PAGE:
Although the report doesn’t address support services for online students, it offers several opportunities for improvement. Many institutions are using instructional design (ID) efforts to improve their online courses, and those institutions find that the use of ID improves student outcomes. So connecting with ID staff, where they exist, can be a place to start for student affairs professionals looking to expand support for online students.
The report noted that a desire for increased enrollment is the driving force behind the expansion of online courses, although a significant number of community colleges indicated that student retention is also a major priority for the increase in online offerings. Many survey respondents indicated that they have developed standing committees to address online issues, and is a promising practice, 19% of those institutions with standing committees include student representatives in the group. The inclusion of student affairs personnel on those types of standing committees, although not assessed as part of the report, would also be a great addition.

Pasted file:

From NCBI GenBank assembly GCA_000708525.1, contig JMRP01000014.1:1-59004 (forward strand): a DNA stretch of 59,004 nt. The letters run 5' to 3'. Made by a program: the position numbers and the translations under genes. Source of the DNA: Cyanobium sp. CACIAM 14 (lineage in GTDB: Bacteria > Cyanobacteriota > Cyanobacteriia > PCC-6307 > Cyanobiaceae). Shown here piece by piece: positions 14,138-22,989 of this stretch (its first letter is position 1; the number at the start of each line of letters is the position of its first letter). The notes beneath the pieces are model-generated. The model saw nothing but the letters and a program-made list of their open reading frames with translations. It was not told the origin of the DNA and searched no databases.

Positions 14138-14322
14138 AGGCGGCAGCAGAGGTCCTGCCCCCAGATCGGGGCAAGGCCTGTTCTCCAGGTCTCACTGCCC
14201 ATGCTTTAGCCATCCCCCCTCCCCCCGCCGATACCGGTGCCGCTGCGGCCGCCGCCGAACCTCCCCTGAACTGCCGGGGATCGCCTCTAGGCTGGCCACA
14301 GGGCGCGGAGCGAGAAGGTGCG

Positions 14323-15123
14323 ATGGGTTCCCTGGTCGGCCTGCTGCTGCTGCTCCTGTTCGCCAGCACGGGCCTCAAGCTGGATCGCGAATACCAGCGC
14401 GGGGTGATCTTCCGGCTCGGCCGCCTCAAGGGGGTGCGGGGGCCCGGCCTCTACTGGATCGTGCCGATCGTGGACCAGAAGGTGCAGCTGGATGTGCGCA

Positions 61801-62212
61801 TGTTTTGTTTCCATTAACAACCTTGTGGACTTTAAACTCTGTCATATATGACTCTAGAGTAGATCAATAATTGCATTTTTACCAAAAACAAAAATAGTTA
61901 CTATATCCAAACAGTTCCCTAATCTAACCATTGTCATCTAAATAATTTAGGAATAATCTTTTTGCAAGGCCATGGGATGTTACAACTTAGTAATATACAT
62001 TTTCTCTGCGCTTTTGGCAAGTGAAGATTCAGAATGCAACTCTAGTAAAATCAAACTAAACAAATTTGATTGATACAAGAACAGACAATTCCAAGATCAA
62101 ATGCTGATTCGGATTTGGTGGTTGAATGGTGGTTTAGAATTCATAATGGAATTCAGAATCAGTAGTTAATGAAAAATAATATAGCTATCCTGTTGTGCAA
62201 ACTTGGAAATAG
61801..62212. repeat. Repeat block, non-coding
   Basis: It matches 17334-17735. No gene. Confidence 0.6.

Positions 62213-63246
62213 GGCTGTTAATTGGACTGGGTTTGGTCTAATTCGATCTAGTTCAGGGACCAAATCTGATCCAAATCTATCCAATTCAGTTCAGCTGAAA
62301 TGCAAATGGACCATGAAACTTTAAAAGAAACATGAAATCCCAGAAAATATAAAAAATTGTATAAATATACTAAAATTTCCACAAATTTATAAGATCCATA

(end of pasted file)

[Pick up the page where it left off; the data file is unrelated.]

Another interesting finding is that of the chief online officers surveyed, 40% indicated that they are responsible for providing online orientation for students, 31% indicated that they are responsible for providing online support services, and only 22% of COOs are responsible for ensuring the accessibility of their online courses. The survey didn’t assess whether the COOs who aren’t providing these services are leaving those responsibilities to the student affairs professionals who provide those services to on-campus students, or if the online students aren’t provided with these services aside from what is offered to on-campus students. If the scenario is the former rather than the latter, it does raise the question of how the campus is training student affairs professionals to provide services to online students in a way that best meets their needs.